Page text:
Friday Rant: CPOs as Transactional (i.e., Deal-Based) Leaders

I've given quiet a bit of thought of late to the concept of the CPO as a transactional leader rather than just an executive focused on overall executive management, team leadership and internal relationship development. Think about it for a minute. Isn't what much of the CPO does, at least when it comes to the 80% of the impact they have in an already humming organization, transactional in nature? Now, please don't confuse this use of the word "transactional" with the same phrase we might use to describe back-office accounting or eProcurement systems. No, in this case, I'm using the phrase as it pertains to financial transactions, often of the very large sort.

In my view, there's a place for the best CPOs to become more transactional in nature versus just serving as functional leaders. Like top heads of sales that manage strategic relationships and senior investment bankers at the top financial firms who remain actively involved in deals, procurement leaders should get more involved in the operational aspects of larger transactions, potentially even leading the most important deals. What forms or examples might these take? Consider how in the case of the largest and most strategic commodities for a company (e.g., steel, energy, transportation), a procurement executive with particular knowledge or deal savvy in an area might want to involve themselves in the actual strategy, negotiations and supplier relationship.

It's extremely curious that at some point during the 20th Century, many corporate executive suites became insulated and isolated from the business at hand (i.e., the life blood day to day activities that produced the products, that produced the revenue, that produced the profit to cover their pay checks). Division of Labor was the supreme catalyst that launched the Industrial Revolution. Perhaps the concept was so powerful and inspiring that it subliminally leached over to the executive side of industrial enterprise.

Wikipedia defines Division of Labor as "the specialization of cooperative labor in specific, circumscribed tasks and roles, intended to increase the productivity of labor. Historically the growth of a more and more complex division of labor is closely associated with the growth of total output and trade, the rise of capitalism, and of the complexity of industrialization processes." If we look at this through the lens of a traditional manufacturing hierarchy, the most successful shops -- while they practice division of labor and tasks in the interest of routine efficiency -- have also incorporated extensive cross training and it has not been uncommon for line managers and plant managers on up the ladder to have had extensive cross training and be able to jump into the process at just about any point to trouble shoot, resolve problems and foster innovation.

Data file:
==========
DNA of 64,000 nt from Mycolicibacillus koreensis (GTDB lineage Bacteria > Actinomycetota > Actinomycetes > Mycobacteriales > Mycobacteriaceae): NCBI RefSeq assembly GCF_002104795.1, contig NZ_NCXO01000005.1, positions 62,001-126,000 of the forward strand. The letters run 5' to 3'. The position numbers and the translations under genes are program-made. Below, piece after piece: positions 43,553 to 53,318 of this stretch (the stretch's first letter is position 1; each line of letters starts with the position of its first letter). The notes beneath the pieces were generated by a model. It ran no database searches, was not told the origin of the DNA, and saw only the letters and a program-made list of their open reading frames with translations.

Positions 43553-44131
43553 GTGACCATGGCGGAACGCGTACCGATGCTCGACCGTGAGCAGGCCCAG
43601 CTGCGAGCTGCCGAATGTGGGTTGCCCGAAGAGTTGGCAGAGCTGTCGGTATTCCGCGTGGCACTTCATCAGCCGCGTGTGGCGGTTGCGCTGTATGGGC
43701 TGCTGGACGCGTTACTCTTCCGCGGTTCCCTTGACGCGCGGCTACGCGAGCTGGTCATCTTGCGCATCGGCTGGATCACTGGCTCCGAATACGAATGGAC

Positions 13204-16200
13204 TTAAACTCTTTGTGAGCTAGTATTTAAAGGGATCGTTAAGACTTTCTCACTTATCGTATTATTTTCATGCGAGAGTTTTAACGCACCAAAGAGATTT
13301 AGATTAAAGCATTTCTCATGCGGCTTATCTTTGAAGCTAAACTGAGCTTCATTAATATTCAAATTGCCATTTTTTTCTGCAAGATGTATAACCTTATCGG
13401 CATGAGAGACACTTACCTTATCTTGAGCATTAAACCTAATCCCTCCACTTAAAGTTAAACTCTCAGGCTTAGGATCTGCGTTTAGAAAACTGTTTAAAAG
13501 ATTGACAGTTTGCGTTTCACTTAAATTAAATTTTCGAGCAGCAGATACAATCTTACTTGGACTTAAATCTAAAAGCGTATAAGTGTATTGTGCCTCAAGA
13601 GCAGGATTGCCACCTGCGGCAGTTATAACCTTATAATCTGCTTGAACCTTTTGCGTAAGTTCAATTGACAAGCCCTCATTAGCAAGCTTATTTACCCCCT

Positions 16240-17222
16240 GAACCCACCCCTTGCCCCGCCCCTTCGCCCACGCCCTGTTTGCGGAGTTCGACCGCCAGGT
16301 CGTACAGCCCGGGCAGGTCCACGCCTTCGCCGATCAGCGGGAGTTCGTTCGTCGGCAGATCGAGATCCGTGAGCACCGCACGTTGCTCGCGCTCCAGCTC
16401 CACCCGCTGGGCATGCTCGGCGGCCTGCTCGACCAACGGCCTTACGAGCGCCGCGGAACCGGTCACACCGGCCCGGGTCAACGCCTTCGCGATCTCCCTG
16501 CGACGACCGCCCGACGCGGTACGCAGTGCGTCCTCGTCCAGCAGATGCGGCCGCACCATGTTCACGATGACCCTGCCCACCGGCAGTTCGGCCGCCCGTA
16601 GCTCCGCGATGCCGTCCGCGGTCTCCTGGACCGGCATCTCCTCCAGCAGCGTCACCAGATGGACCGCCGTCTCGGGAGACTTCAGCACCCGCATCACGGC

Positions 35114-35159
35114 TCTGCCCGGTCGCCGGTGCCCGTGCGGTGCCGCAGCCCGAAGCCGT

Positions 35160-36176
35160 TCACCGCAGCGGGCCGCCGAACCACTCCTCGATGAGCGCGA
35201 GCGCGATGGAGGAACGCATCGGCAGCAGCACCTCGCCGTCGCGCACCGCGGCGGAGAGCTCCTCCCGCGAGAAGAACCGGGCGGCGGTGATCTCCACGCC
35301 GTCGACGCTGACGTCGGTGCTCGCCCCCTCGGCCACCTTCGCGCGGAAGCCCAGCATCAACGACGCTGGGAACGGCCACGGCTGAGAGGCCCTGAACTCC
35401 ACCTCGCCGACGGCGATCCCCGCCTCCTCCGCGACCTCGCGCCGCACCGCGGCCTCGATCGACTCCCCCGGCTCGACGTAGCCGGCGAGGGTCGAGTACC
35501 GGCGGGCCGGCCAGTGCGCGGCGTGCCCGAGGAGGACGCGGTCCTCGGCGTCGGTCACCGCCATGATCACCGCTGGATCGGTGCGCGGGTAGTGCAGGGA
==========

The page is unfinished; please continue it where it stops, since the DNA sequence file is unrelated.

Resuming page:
Somewhere along the line it came to pass that executive management must only manage people and processes from a detached perch rather than actually grabbing the life blood pump handle to foster the very best process outcome. This was, and is, a mistake at all levels of modern corporate structure where it exists. The best leaders teach by example and procurement leaders in particular are ideally suited to lead the efforts around truly strategic decisions for companies such as make vs. buy in manufacturing.

The decision to close a facility, invest in a new one and/or transition parts, components or assembly to a supplier should always be a top level one. So in the most strategic cases, why shouldn't the CPO be involved on an active, front line level? In a similar vein, CPOs and top procurement executives should also get actively involved in the largest outsourcing negotiations and relationships (just as CIOs have done in the past).

All of these examples point to the growing need of CPOs to more actively get involved in day-to-day decisions when the potential returns and value to the business are worth the time invested. Moreover, by staying close to the transactional and deal level in select cases, CPOs are more likely to get themselves closer to the actual business environment, rather than just relying on their lieutenants for input on what's actually transpiring in the Spend and Supply Management trenches. Time to get your hands dirty, gentlemen (and ladies). We'll all be the better for it. Incidentally, I'm eating my own dog food here as well, once again getting closer to certain transactions. I'll explain how/why sometime later this year.

Jason Busch

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